Strong perfs across the board boost numbers

AMSTERDAM — European kidnet Fox Kids Europe (FKE) boosted its pretax profit to $5.6 million, up from a loss of $32.7 million in the previous period, and reported a 14% rise in revenues to $152 million in a fiscal year that ended Sept. 30.

The higher numbers were a result of strong performances by the channels and online operations, helped along by a $26 million writeoff related to FKE’s programming library. Channel and online operations increased by 31% to $109.4 million. Subscription revenues rose 28% to $75.2 million on the back of a 2.5 million household increase in subs to 34.8 million.

Ad revenues jumped 36% to $30.3 million despite the fairly flat ad market across Europe. Bruce Steinberg, chairman and CEO of Fox Kids, told Daily Variety, “We are good at what we do. We continued to add new homes, improved the programming and that in turn increased the ratings,” all factors that helped draw additional adverts, he noted.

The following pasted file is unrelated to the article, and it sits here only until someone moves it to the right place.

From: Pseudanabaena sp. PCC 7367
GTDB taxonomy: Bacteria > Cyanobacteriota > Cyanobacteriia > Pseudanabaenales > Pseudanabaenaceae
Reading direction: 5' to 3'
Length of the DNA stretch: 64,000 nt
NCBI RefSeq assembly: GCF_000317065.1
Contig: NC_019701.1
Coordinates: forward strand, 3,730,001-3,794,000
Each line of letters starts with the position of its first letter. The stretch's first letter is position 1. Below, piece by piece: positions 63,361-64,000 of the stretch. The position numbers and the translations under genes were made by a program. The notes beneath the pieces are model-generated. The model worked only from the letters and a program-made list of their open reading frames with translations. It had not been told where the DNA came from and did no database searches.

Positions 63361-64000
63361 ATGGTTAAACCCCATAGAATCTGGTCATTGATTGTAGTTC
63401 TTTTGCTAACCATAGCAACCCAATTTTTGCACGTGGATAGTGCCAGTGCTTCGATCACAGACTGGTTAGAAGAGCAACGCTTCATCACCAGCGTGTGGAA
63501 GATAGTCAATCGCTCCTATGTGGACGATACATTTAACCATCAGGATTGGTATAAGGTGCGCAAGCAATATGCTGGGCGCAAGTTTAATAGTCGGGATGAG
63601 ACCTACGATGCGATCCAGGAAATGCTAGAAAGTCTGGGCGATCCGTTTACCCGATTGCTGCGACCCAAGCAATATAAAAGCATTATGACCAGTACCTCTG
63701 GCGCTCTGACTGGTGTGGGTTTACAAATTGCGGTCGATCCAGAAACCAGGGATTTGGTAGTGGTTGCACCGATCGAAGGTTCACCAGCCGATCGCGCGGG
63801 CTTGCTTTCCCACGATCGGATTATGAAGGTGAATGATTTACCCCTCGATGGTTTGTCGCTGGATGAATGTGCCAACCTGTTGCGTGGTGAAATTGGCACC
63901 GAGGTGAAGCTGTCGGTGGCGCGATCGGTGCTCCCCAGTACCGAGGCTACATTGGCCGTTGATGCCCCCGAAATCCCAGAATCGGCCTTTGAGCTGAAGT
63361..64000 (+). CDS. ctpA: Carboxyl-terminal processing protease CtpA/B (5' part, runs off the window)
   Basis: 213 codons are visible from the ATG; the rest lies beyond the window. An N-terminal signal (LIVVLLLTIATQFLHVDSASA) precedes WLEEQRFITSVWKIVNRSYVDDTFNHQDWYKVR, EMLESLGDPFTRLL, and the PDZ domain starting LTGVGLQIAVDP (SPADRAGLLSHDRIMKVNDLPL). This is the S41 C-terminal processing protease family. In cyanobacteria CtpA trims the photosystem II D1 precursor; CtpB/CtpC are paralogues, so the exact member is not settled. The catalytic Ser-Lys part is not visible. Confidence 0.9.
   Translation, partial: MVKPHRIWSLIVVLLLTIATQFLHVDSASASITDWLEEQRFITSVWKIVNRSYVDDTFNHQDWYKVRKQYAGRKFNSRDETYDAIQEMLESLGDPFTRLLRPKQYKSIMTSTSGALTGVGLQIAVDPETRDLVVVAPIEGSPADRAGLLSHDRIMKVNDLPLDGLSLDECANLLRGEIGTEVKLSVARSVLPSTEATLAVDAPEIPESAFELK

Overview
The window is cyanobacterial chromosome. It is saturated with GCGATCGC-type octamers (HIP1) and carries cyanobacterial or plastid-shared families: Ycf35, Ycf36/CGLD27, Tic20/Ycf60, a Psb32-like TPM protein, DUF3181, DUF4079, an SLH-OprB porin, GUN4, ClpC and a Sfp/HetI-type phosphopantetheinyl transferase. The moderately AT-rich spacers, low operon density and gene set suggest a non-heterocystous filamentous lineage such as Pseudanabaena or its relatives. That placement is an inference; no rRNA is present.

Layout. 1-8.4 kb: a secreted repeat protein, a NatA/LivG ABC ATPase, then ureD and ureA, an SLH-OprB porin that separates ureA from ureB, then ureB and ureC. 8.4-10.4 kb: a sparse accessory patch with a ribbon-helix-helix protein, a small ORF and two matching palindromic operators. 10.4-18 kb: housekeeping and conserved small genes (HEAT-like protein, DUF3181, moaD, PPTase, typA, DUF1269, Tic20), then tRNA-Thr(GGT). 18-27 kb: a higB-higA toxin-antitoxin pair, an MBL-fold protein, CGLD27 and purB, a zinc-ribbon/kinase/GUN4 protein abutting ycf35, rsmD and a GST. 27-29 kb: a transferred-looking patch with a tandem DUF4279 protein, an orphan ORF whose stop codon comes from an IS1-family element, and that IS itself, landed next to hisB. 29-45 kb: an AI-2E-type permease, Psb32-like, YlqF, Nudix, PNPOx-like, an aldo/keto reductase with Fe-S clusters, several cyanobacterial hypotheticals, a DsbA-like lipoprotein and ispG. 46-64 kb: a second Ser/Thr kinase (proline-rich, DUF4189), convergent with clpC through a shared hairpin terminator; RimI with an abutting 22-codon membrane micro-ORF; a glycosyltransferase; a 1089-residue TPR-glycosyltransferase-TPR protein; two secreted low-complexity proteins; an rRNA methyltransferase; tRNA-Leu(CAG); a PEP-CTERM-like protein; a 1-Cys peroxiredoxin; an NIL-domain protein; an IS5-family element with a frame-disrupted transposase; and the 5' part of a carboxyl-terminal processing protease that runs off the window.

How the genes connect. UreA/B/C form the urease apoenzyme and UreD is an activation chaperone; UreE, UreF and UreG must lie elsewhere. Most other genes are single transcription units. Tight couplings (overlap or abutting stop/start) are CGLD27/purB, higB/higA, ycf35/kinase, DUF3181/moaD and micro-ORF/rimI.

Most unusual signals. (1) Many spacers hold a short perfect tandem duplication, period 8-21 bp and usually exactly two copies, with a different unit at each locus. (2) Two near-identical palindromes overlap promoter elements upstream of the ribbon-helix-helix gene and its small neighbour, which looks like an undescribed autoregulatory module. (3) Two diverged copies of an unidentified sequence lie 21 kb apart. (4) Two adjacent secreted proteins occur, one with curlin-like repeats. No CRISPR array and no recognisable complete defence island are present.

Programming distribution revs, however, slid by 22% to $31.4 million, with Fox Kids predicting they could drop some 30% more next year.

The drop in distrib revs is the casualty of lower volumes of new programming available when demand in the U.S. dipped after the takeover of FKE by the Walt Disney Co. in October of 2001. “Since programming wasn’t being produced for the Fox Network, we went from 300 to 100 episodes,” said Martin Weigold, chief financial officer of FKE. He added, however, “We’ve been out there filling the gap.”

Among the gap-filling titles acquired this year were “Tutenstein,” “Sonix X” and “Shaman King,” set to be delivered during the fiscal year ending September 2004. FKE also concluded some key output agreements, including a pact with Super RTL, “one of the examples,” said Steinberg, “of the various synergies we are developing with Disney,” parent group and half owner of Super RTL. It also extended its agreement with terrestrial net Antena 3 in Spain through 2006.

Steinberg noted Fox Kid’s major programming investments aimed at turning the distribution rev tides wouldn’t kick in until after September 2004 and 2005. A reduction in level of sales outside of Europe and the Middle East and a continuation of what FKE’s report called “challenging market conditions” also contributed to the distribution problem.

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